1 person likes this.
  7. coloredcowhorse

    coloredcowhorse Senior Member

    Aug 2, 2011
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    There is a time for everything, a time for play and a time for work, a time for....... OK now I have a song in my head for the rest of the day! Thanks!! Seriously.....he can be your playful goofy kid all he wants and you will allow when not working but when he's supposed to be working you need to expect WORK (doesn't your boss, when you are at work, expect WORK?). There are dozens of things you can do to get and keep his attention focused (realizing that it is a survival mechanism for them to have busy eyes and ears so you have to teach them to do is WORK...for both of you). Suggest a trainer.
    endurgirl likes this.
  8. meljean

    meljean Senior Member

    Oct 31, 2006
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    This horse is doing things that I don't let weanlings do for the most part.

    Every horse has the capability of standing stone cold still. Watch them in the pasture sometime if you doubt me. No fidgeting, no bouncing around. Dead still.

    Why? Because the lead horse won't put up with it.

    You need to expect more from this horse and demand it. And 6 is very very old to be worrying about he isn't mature.

    If he moves, get after him, quit trying to change it up to keep his interest and treat him like a horse, not an ADD kid. Horses don't work on the "oh, I am bored with this" as much as they do on the "I am to stand my rear end still, and if there is a change in plans, my owner will let me know" mindset.

    Every time that you have let horse get away with any of this? You are making yourself a bigger problem.

    And if you are using a soothing voice, or baby talk? Quit it. You are just making a monster.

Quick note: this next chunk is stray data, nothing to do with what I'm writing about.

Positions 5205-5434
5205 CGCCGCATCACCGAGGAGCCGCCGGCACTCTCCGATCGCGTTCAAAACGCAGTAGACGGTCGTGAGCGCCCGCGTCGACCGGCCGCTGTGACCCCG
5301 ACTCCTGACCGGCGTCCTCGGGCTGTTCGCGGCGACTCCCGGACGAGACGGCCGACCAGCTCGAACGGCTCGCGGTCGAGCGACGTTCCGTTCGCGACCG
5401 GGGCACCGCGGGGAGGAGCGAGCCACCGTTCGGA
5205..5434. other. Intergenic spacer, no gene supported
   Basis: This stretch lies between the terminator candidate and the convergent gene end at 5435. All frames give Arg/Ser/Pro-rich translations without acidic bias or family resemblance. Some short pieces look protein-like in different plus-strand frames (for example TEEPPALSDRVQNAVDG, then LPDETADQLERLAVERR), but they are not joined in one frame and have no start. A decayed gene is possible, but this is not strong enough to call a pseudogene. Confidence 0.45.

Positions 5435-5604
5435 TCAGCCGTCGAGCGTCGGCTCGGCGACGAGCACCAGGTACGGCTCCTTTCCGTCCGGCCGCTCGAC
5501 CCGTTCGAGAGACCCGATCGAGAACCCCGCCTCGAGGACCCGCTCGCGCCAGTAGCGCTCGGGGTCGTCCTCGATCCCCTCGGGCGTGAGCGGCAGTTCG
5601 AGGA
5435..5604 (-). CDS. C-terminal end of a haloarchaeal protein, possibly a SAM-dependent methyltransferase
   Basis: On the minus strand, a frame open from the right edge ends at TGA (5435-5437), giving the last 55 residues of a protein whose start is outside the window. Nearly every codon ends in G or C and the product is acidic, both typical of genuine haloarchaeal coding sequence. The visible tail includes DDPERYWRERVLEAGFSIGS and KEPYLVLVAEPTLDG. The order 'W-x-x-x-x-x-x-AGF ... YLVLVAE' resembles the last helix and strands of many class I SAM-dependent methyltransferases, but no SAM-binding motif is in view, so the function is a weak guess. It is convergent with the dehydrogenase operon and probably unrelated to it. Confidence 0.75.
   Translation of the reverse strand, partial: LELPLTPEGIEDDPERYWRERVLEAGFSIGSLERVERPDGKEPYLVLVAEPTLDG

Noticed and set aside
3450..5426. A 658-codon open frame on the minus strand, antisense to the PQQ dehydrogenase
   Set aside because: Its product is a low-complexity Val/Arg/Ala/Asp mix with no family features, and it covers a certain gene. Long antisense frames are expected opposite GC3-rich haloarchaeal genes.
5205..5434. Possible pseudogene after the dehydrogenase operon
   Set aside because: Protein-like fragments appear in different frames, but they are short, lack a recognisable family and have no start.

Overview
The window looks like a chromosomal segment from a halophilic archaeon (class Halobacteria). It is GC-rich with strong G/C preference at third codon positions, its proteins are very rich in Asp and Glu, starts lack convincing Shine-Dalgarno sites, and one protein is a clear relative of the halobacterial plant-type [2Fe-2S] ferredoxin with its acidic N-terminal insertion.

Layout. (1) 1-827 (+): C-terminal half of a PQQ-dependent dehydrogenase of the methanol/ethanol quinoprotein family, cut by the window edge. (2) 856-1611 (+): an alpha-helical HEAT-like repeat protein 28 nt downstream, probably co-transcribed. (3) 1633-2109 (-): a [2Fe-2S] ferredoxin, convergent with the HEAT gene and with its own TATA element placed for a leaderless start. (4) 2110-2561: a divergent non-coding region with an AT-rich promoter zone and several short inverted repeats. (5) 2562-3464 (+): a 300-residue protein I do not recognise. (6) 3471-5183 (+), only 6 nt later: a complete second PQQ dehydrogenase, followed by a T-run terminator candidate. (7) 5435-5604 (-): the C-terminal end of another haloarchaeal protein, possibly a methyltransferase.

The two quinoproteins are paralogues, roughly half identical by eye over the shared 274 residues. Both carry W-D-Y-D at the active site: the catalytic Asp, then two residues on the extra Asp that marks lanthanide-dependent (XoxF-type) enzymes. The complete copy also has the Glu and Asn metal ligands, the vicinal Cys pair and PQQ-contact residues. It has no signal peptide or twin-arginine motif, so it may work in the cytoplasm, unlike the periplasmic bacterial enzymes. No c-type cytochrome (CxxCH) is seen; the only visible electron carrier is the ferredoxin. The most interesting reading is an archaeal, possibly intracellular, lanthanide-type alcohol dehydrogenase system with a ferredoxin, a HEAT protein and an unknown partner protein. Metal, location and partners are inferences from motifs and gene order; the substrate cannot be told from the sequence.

Get after the horse and make it behave like it should, and that means standing still, not whinnying, not fretting, and not being a pain in the rump.
    endurgirl and (deleted member) like this.
  9. Candi0207

    Candi0207 Full Member

    Apr 28, 2011
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    Its like a kid with their momma, they know they can walk on us, lol. I have the same problem with my mare, and I've been watching a lot of ground working videos and going out there with a goal and trying to be more business with her, less play. Not mean, just firm, and having certain things I want to focus on each day. I left her get real pushy on the ground and last summer she bit me, out of the blue, not even a nibbler. That was my wake up call. Watch the pushiness because it sure can lead to other things.
  10. lblagden

    lblagden Senior Member+

    Apr 12, 2011
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    I feel like at six years old, he should be plenty mature mentally to take whatever you throw at him. At this age, I doubt "hang back" is EVER the answer. I think we've all been guilty of babying the horse at some point (I definitely have some work to do on being firm with my yearling), but you seem to know the answer to your questions already. It's time to step up and teach him manners. He doesn't want to go around the show ring? Too bad. He should do it anyway.

    You seem extremely focused on the fact that he's young. While at 6 he's not fully mature, there are horses in the Olympics and high-end shows all over the world at that age. He's plenty old enough to work. If he was on a ranch he would have been working HARD full-time for nearly 4 years already. I would work on getting out of that mindset. At this age being young shouldn't be an excuse to get away with anything.